Palpation and courses of Nerves

• Courses and palpations are key to neural mobilization techniques • Be gentle with Palpation , if you think that the harder the better then it will lead to faulty interpretations • Palpate a Nerve in tension - Tighter Nerves reproduce greater symptoms-especially if the symptoms are related to inter neural processes.

Why to learn courses
• Facilitates Neural testing, mobilizations and sensitizations • Facilitates Injury profiling • Neural mapping and blocking ( diagnostic ultrasound / tourniquets • NCV/ EMG / stimulation becomes easier

Uses of Nerve palpations., A) To learn about their
normal responses. 1. All Nerves are not Homogenous in their response i.e Ulnar nerve when palpated, at elbow gives prickling response in its distribution, where as Radial N at, Elbow produces a local tenderness only. and abnormal 1. local pain increases from a irritated N as Compared to opposite side. Also in entrapment or when there is adverse tension . Also when a nerve is mechanically or chemically sensitized it may produce abnormal signs i.e. radial Nerve when sensitized produces neck pain on palpation at elbow 2. May become more harder or softer in swelling i.e. in neuropathies, 3.enlarges in diameter in leprosy / Neuropathies localized enlargement in entrapment. and tumors like Schwannoma .

2. Hard and round-on touch.

3.Can be compared for, size to opposite side.

• Also look where possible for side to side movement of the Nerve . This movement is reduced when Nerve is in tension, aide also partly reduced in adherence to surrounding Structures. B) Tapping a Nerve for tinsel's sign. C) Twanging means gently pulling a nerve and looking for symptoms above or below the Nerve. D) palpations to locate the Nerve for oscillatory pressure massage or to give friction massage to a surroundings adhered fascia. E) To find-anomalies in a Nerve (smaller size or absence)

• The sciatic nerve , 2 cm broad at its origin and the broadest nerve in the body, is the continuation of the upper band of the sacral plexus. • It leaves the pelvis via the greater sciatic foramen below the piriformis and descends between the greater trochanter and ischial tuberosity, along the back of the thigh, dividing into the tibial and common peroneal (fibular) nerves, proximal to the knee. • It corresponds to a line from just medial to the midpoint between the ischial tuberosity and greater trochanter to the apex of the popliteal fossa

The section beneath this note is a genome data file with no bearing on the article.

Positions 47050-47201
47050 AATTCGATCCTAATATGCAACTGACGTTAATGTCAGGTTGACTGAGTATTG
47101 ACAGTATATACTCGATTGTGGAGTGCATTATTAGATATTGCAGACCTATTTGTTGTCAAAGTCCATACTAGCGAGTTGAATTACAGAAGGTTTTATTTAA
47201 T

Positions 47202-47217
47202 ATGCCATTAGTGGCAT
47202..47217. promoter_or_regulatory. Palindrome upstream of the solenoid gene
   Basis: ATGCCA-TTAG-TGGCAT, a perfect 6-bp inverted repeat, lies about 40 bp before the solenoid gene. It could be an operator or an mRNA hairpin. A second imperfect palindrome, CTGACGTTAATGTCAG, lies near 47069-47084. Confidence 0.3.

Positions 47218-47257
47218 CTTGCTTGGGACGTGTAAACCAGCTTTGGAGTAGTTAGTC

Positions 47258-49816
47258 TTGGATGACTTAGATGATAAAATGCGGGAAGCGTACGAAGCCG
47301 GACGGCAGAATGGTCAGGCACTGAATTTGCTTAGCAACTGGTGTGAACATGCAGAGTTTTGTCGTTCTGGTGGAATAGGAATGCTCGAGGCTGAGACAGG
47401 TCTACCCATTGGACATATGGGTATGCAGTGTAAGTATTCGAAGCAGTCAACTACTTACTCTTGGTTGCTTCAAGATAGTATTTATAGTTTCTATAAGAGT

Sciatic nerve Mark a point 2.5 cms lateral to a midpoint of line joining the PSIS to ischeal tuberosity Mark a point just medial to a midpoint of line joining the G T to ischeal tuberosity

Mark the apex of popleteal fossa. Tibial -------> put another point on the lower end of popleteal fossa Midpoint between medial malleolus and TA tendon

• Lateral planter N tibial point #  2.5 cms medial to the tubercle of 5th metatarsal  point proximal end of first intermetatarsal space • # medial planter N mark a point in the 1st inter-digital space line backwards at the level of navicular tuberosity .

• Common peroneal N Point on upper angle of popliteal fossa  point on back of head of fibula curve to neck of fibula # Deep Per.N #  mark a point midway B/w the two malleolus . Superficial Per N. #  at junction of upper 2/3 and lower 1/3 from head of fibula to lateral malleolus at anterior border of peroneous longus

Sural N

• It descends lateral to the tendo calcaneus, near the small saphenous vein, to the region between the lateral malleolus and the calcaneus; Center of popleteal fossa to midpoint between calcaneous and lateral malleolus

Femoral N • put a point 1.2 cms medial to midpoint of inguinal ligament • Draw a line 2.5 cms below this Saphenous N • Mark a point 4cms below and lateral to pubic tubercle • Put a point on adductor tubercle • 1inch below and just anterior to medial malleolus.

Palpations in L/L nerves
• Sciatic -Between GT and ischeal tuberosity palpate in prone when leg hanging below the bed using SLR . • Tibial N - patient in prone centrally and posteriorly in knee crease lateral to popleteal A. - At level and posterior to medial malleolus (thin people like tendon on eve.and d.flx. • C. per. N can be palpated medial to the tendon of biceps femoris, down till where it wraps around fibula. • Deep.per.N. dorsum of the foot ,b/w 1st and 2nd metatarsal some 4cms above the first web space (hard round against the softer feel of the tendon of EHL) • Sural lateral aspect of foot – upward and posterior to lateral malleolus and goes up to the calf along the tendon at posterior lateral tubercle of talus

• Femoral N enters the thigh approximately halfway along the inguinal ligament lateral to femoral A pulses . • Saphenous N. B/w the tendons of sartorius and gracalis medial to knee put your hand ( fingers ) from joint line in bend knee and place your thumb in middle of the medial side of tibial surface / medial and anterior to medial malleolus ( about 1cm ) • Lateral cutaneous N of thigh deep in inguinal ligaments 1 cm medial to ASIS . Originates from the plexus and not femoral N - intra abdomen pressure causes meralgia parasthetica .

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